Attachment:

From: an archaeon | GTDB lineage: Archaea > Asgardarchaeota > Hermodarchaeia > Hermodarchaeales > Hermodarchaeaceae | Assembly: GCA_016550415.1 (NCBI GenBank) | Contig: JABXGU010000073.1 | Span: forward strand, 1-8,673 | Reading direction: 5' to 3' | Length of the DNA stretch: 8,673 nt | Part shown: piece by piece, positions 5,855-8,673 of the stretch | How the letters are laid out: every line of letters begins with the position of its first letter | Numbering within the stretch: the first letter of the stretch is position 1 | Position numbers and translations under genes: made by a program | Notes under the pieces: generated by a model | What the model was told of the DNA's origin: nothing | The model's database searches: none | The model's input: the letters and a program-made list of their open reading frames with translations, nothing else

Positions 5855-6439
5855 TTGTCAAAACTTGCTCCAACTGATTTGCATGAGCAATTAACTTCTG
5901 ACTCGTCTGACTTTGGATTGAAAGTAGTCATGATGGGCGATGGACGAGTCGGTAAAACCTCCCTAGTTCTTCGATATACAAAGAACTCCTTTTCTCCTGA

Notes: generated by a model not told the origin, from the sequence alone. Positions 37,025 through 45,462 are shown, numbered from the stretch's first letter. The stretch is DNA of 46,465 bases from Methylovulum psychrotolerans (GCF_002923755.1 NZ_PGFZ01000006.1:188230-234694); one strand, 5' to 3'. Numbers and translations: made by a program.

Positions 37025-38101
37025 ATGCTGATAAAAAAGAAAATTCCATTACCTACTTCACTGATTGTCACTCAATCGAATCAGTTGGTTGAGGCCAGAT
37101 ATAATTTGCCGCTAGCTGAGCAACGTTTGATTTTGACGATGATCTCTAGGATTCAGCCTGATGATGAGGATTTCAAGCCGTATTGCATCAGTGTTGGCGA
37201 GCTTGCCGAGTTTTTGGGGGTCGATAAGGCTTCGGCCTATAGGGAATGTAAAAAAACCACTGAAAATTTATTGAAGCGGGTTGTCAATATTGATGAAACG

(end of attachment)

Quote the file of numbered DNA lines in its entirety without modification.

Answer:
From: an archaeon | GTDB lineage: Archaea > Asgardarchaeota > Hermodarchaeia > Hermodarchaeales > Hermodarchaeaceae | Assembly: GCA_016550415.1 (NCBI GenBank) | Contig: JABXGU010000073.1 | Span: forward strand, 1-8,673 | Reading direction: 5' to 3' | Length of the DNA stretch: 8,673 nt | Part shown: piece by piece, positions 5,855-8,673 of the stretch | How the letters are laid out: every line of letters begins with the position of its first letter | Numbering within the stretch: the first letter of the stretch is position 1 | Position numbers and translations under genes: made by a program | Notes under the pieces: generated by a model | What the model was told of the DNA's origin: nothing | The model's database searches: none | The model's input: the letters and a program-made list of their open reading frames with translations, nothing else

Positions 5855-6439
5855 TTGTCAAAACTTGCTCCAACTGATTTGCATGAGCAATTAACTTCTG
5901 ACTCGTCTGACTTTGGATTGAAAGTAGTCATGATGGGCGATGGACGAGTCGGTAAAACCTCCCTAGTTCTTCGATATACAAAGAACTCCTTTTCTCCTGA

Notes: generated by a model not told the origin, from the sequence alone. Positions 37,025 through 45,462 are shown, numbered from the stretch's first letter. The stretch is DNA of 46,465 bases from Methylovulum psychrotolerans (GCF_002923755.1 NZ_PGFZ01000006.1:188230-234694); one strand, 5' to 3'. Numbers and translations: made by a program.

Positions 37025-38101
37025 ATGCTGATAAAAAAGAAAATTCCATTACCTACTTCACTGATTGTCACTCAATCGAATCAGTTGGTTGAGGCCAGAT
37101 ATAATTTGCCGCTAGCTGAGCAACGTTTGATTTTGACGATGATCTCTAGGATTCAGCCTGATGATGAGGATTTCAAGCCGTATTGCATCAGTGTTGGCGA
37201 GCTTGCCGAGTTTTTGGGGGTCGATAAGGCTTCGGCCTATAGGGAATGTAAAAAAACCACTGAAAATTTATTGAAGCGGGTTGTCAATATTGATGAAACG